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SHA

 

Description

Secure Hash Algorithm (SHA)

 

The SHA-1 Hash encryption algorithm specifies a Secure Hash Algorithm, which can be used to generate a condensed representation of a message called a message digest. The algorithm is required for use with the Digital Signature Algorithm (DSA) as specified in the Digital Signature Standard (DSS) and whenever a secure hash algorithm is required. Both the transmitter and intended receiver of a message in computing and verifying a digital signature uses this method.

 

The same SHA-1 algorithm, but employing a variable key size, is used to create the SHA-2 family of functions. The four hash functions that comprise SHA-2 are SHA-224, SHA-256, SHA-384, and SHA-512, with the numeric portion of the name indicating the number of bits in the key. SHA-2 functions are more secure than SHA-1 although not as widely used currrently.

 

SHA-1 Hash is used for computing a condensed representation of a message or a data file. When a message of any length < 2 64 bits is input, the Hash algorithm produces a 160-bit output called a message digest. The message digest can then be input to the Digital Signature Algorithm (DSA), which generates or verifies the signature for the message. Signing the message digest rather than the message often improves the efficiency of the process because the message digest is usually much smaller in size than the message. The same hash algorithm must be used by the verifier of a digital signature as was used by the creator of the digital signature.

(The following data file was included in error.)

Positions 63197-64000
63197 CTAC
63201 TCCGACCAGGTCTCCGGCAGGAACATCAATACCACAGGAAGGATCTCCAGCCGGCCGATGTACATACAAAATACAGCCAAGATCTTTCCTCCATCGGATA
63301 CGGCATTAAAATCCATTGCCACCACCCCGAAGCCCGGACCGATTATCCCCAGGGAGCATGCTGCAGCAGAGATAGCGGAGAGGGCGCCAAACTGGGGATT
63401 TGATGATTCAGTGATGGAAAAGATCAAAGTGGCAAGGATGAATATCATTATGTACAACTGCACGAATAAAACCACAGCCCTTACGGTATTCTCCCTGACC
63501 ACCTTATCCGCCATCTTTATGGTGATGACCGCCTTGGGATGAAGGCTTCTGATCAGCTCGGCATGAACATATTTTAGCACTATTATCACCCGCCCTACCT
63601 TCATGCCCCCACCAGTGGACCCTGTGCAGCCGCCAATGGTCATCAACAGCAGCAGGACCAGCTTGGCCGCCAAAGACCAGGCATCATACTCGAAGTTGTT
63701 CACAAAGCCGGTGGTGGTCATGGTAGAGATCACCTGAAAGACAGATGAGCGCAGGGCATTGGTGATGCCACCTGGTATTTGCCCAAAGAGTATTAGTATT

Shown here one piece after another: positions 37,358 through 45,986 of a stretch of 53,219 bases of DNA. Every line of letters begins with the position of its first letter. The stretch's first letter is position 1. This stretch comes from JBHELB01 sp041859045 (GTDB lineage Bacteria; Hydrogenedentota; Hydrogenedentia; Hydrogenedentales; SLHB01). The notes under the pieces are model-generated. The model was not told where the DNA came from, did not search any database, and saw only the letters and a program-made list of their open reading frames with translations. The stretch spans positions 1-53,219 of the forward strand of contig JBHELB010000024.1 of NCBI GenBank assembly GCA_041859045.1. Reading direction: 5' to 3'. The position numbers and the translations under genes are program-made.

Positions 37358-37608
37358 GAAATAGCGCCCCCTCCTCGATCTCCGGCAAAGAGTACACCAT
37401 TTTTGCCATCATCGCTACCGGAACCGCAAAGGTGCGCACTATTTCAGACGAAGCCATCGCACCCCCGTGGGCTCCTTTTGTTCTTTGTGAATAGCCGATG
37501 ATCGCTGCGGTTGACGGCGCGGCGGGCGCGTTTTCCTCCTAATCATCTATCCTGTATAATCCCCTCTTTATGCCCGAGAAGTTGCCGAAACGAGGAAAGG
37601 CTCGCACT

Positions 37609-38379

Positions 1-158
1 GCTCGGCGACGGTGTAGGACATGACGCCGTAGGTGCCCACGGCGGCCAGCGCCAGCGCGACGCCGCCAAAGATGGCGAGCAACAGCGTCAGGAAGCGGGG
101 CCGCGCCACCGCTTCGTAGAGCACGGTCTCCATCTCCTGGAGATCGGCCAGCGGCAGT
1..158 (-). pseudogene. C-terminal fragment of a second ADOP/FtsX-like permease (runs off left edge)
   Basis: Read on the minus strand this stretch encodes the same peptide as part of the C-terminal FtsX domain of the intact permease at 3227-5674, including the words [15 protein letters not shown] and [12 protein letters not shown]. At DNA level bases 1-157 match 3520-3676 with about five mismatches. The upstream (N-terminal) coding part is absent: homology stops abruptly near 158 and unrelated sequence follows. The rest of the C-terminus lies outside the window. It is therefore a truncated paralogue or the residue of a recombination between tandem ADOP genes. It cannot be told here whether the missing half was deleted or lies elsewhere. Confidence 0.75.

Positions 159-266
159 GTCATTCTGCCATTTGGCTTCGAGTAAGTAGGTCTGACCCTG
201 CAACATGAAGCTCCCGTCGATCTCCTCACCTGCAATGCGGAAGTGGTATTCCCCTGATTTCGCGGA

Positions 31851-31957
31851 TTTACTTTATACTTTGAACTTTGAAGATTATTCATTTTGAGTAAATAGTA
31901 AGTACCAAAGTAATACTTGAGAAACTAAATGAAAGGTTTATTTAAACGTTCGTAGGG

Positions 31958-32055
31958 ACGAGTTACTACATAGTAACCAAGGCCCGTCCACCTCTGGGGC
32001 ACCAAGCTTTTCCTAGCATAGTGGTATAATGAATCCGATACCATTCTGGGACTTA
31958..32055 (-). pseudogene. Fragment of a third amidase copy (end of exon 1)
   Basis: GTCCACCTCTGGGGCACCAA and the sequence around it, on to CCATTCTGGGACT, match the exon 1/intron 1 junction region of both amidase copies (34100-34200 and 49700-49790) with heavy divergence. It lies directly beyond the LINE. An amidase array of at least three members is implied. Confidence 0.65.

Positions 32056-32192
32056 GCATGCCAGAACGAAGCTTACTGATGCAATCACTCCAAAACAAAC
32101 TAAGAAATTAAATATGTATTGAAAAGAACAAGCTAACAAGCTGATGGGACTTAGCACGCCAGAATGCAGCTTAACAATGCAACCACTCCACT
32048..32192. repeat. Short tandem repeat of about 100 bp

The SHA-1 Hash is called secure because it is computationally infeasible to find a message which corresponds to a given message digest, or to find two different messages which produce the same message digest. Any change to a message in transit will, with very high probability, result in a different message digest, and the signature will fail to verify. SHA-1 is a technical revision of SHA (FIPS 180). A circular left shift operation has been added to the SHA (FIPS 180). SHA-1 improves the security provided by the SHA standard. The SHA-1 is based on principles similar to those used by the MD4 message digest algorithm.

 

Features

 

  • The algorithm is used to compute a message digest for a message or data file that is provided as input.
  • The message or data file should be considered to be a bit string.
  • The length of the message is the number of bits in the message (the empty message has length 0).
  • If the number of bits in a message is a multiple of 8, for compactness we can represent the message in hex.
  • The purpose of message padding is to make the total length of a padded message a multiple of 512.
  • The purpose of message padding is to make the total length of a padded message a multiple of 512.
  • As a summary, a “1″ followed by m “0″s followed by a 64-bit integer are appended to the end of the message to produce a padded message of length 512 * n.
  • The 64-bit integer is l, the length of the original message.
  • The padded message is then processed by the SHA-1 as n 512-bit blocks.

 

 

RFCs and references

  • US Secure Hash Algorithm 1 (SHA1) - RFC 3174
  • IP Authentication using Keyed SHA1 with Interleaved Padding (IP-MAC) - RFC 2841
  • Using HMAC-SHA-256, HMAC-SHA-384, and HMAC-SHA-512 with IPsec - RFC 4868
  • SECURE HASH STANDARD
  • US Secure Hash Algorithms (SHA and HMAC-SHA) - RFC 4634

 

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